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Old 01-10-2006, 09:29 PM   #76
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alright, well it seems like you guys have already agreed to disagree.

but I still have a question. In your last few posts hiphop you've made it seem like the purpose of the law is not in the interest of national security (ie preventing a resurance of nazism or something), but to protect the feelings of concentration camp survivors. I don't know if protecting the feelings of a small percentage of the population is a legitimate basis for such a restrictive law. I don't mean to sound like an insensitive ass (I'm half-Jewish, had many relatives who were killed in the Holocaust, etc)...And then you go on to comment on how "funny" it is that Americans are so afraid of Communism. Communism which has been responsible for millions and millions of deaths in the past century (far more than the Nazis surely...although not in the US of course), and which until quite recently was a far greater threat to the US and world in general than I think Nazism is in Austria in the 21st century. That's just the feeling I get but feel free to correct me regarding the extent to which Nazi supporters are still present in Austria.

Also I think it's interesting that you fear the Nazis could return and take over at any moment with complete disregard for the democratic process...but the idea that this law could be extended or abused for more sublte, seemingly less sinister purposes such as punishing political opponents is completely absurd and would never happen.

I do understand where you're coming from by the way...
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Old 01-11-2006, 02:14 AM   #77
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Quote:
Originally posted by VertigoGal
alright, well it seems like you guys have already agreed to disagree.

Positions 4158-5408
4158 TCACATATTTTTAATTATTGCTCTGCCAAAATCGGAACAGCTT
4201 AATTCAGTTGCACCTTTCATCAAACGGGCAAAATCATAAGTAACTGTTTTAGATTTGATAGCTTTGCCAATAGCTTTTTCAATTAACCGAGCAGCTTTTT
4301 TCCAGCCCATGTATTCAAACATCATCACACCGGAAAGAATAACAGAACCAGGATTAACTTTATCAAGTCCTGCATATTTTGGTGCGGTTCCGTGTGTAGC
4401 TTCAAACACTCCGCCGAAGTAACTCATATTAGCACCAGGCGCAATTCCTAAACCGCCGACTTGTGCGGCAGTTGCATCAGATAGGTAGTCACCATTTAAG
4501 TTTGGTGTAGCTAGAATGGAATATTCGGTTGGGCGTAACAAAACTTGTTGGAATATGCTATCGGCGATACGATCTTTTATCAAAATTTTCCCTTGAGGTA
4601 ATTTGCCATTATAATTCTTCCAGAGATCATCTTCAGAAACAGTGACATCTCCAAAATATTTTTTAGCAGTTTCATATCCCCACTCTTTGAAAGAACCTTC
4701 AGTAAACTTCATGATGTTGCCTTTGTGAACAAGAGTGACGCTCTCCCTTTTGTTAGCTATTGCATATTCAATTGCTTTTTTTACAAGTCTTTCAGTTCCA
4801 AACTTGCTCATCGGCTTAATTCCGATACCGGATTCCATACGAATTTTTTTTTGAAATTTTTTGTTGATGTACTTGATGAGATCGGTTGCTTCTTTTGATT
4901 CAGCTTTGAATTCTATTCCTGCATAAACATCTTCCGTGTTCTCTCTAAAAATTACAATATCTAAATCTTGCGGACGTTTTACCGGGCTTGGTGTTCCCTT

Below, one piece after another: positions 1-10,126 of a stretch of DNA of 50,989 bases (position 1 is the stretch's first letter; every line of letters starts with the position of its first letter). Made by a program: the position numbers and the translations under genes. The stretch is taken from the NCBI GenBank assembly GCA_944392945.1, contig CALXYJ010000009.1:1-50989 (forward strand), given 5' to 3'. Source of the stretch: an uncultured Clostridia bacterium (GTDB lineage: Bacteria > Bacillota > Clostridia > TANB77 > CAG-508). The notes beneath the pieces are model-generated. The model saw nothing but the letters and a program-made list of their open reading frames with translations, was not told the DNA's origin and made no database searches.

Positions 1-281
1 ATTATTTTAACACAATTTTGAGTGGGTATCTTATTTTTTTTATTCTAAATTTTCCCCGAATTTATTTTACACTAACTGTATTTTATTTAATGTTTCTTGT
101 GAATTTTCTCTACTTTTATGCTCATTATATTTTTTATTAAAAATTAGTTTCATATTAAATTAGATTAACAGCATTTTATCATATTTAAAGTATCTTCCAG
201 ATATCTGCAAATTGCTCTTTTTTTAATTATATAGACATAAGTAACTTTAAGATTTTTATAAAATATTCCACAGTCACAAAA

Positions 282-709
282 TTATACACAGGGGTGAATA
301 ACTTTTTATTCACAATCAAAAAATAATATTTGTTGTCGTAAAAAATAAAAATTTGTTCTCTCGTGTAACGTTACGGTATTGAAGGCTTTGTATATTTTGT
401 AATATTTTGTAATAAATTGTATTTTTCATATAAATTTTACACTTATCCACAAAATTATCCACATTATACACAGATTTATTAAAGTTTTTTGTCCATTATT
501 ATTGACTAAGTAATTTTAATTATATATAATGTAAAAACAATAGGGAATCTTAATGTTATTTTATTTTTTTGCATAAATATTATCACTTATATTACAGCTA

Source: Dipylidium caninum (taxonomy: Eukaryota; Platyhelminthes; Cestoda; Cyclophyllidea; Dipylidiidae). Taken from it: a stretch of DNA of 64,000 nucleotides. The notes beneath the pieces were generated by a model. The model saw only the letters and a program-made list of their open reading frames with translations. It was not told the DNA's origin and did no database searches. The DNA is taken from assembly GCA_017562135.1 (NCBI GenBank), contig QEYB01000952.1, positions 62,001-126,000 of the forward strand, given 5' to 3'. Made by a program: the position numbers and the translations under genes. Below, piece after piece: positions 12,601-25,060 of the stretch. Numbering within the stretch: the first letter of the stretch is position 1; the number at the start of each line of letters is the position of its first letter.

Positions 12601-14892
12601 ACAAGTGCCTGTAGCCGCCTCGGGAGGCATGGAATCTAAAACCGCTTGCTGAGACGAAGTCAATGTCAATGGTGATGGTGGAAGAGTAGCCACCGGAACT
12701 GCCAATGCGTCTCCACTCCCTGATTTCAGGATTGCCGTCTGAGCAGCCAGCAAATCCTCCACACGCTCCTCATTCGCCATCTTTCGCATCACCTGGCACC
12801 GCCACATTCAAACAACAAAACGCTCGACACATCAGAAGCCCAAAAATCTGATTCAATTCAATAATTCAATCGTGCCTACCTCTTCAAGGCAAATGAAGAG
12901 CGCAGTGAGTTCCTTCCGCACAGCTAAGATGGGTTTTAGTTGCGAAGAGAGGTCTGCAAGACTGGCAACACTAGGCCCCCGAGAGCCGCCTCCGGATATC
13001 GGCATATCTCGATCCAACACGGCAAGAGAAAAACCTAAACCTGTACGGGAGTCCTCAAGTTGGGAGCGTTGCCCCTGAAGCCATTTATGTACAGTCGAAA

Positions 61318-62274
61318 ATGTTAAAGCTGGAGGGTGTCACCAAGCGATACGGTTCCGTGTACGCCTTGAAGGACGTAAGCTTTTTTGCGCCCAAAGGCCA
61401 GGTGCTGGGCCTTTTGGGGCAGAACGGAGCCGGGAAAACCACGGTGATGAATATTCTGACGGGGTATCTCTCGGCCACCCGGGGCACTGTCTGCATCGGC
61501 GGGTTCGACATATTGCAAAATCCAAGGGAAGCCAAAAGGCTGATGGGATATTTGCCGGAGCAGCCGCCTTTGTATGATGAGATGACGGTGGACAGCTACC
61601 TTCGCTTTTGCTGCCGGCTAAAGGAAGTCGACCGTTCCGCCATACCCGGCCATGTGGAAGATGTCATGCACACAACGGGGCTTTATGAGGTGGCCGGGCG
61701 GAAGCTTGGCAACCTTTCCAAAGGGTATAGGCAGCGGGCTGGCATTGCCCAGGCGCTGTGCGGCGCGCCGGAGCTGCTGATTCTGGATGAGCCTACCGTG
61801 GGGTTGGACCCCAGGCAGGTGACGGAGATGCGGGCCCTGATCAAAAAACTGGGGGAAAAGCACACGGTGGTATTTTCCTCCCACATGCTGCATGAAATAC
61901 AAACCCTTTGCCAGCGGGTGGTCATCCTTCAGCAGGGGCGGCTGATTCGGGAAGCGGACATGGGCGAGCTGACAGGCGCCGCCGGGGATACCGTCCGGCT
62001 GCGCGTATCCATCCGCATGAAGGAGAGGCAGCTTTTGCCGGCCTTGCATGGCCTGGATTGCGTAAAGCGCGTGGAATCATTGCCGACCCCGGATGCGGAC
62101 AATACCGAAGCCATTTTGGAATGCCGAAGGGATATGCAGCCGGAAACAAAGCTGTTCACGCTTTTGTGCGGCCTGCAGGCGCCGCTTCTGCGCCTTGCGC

but I still have a question. In your last few posts hiphop you've made it seem like the purpose of the law is not in the interest of national security (ie preventing a resurance of nazism or something), but to protect the feelings of concentration camp survivors. I don't know if protecting the feelings of a small percentage of the population is a legitimate basis for such a restrictive law. I don't mean to sound like an insensitive ass (I'm half-Jewish, had many relatives who were killed in the Holocaust, etc)...And then you go on to comment on how "funny" it is that Americans are so afraid of Communism. Communism which has been responsible for millions and millions of deaths in the past century (far more than the Nazis surely...although not in the US of course), and which until quite recently was a far greater threat to the US and world in general than I think Nazism is in Austria in the 21st century. That's just the feeling I get but feel free to correct me regarding the extent to which Nazi supporters are still present in Austria.

Also I think it's interesting that you fear the Nazis could return and take over at any moment with complete disregard for the democratic process...but the idea that this law could be extended or abused for more sublte, seemingly less sinister purposes such as punishing political opponents is completely absurd and would never happen.

I do understand where you're coming from by the way...
I´d say the purpose of the whole law is also national security interest, whether the part that forbids to deny the holocaust is not only to protect the interest of the survivors (even if this is the most important point, like I pointed out when I said that law is to protect the victims) but also the interest of Austrians who are not holocaust survivors.